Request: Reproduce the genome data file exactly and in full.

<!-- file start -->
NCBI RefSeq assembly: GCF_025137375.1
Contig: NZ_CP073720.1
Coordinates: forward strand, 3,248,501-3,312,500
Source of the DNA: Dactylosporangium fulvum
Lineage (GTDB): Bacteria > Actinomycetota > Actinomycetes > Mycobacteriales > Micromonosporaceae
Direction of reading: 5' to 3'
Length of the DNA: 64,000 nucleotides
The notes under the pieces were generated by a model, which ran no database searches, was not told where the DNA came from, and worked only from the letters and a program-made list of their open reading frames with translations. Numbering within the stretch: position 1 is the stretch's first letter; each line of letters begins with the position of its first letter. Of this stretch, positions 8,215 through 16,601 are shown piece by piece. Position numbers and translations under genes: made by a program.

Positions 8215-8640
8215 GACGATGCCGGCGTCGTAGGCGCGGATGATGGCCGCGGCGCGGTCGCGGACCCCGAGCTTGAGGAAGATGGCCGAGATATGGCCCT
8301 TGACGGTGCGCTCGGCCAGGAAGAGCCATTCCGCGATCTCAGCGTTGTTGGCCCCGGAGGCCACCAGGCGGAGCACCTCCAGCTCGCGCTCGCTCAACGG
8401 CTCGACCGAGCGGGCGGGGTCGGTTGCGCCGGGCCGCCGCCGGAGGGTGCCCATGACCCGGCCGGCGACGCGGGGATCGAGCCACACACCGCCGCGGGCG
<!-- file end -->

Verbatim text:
NCBI RefSeq assembly: GCF_025137375.1
Contig: NZ_CP073720.1
Coordinates: forward strand, 3,248,501-3,312,500
Source of the DNA: Dactylosporangium fulvum
Lineage (GTDB): Bacteria > Actinomycetota > Actinomycetes > Mycobacteriales > Micromonosporaceae
Direction of reading: 5' to 3'
Length of the DNA: 64,000 nucleotides
The notes under the pieces were generated by a model, which ran no database searches, was not told where the DNA came from, and worked only from the letters and a program-made list of their open reading frames with translations. Numbering within the stretch: position 1 is the stretch's first letter; each line of letters begins with the position of its first letter. Of this stretch, positions 8,215 through 16,601 are shown piece by piece. Position numbers and translations under genes: made by a program.

Positions 8215-8640
8215 GACGATGCCGGCGTCGTAGGCGCGGATGATGGCCGCGGCGCGGTCGCGGACCCCGAGCTTGAGGAAGATGGCCGAGATATGGCCCT
8301 TGACGGTGCGCTCGGCCAGGAAGAGCCATTCCGCGATCTCAGCGTTGTTGGCCCCGGAGGCCACCAGGCGGAGCACCTCCAGCTCGCGCTCGCTCAACGG
8401 CTCGACCGAGCGGGCGGGGTCGGTTGCGCCGGGCCGCCGCCGGAGGGTGCCCATGACCCGGCCGGCGACGCGGGGATCGAGCCACACACCGCCGCGGGCG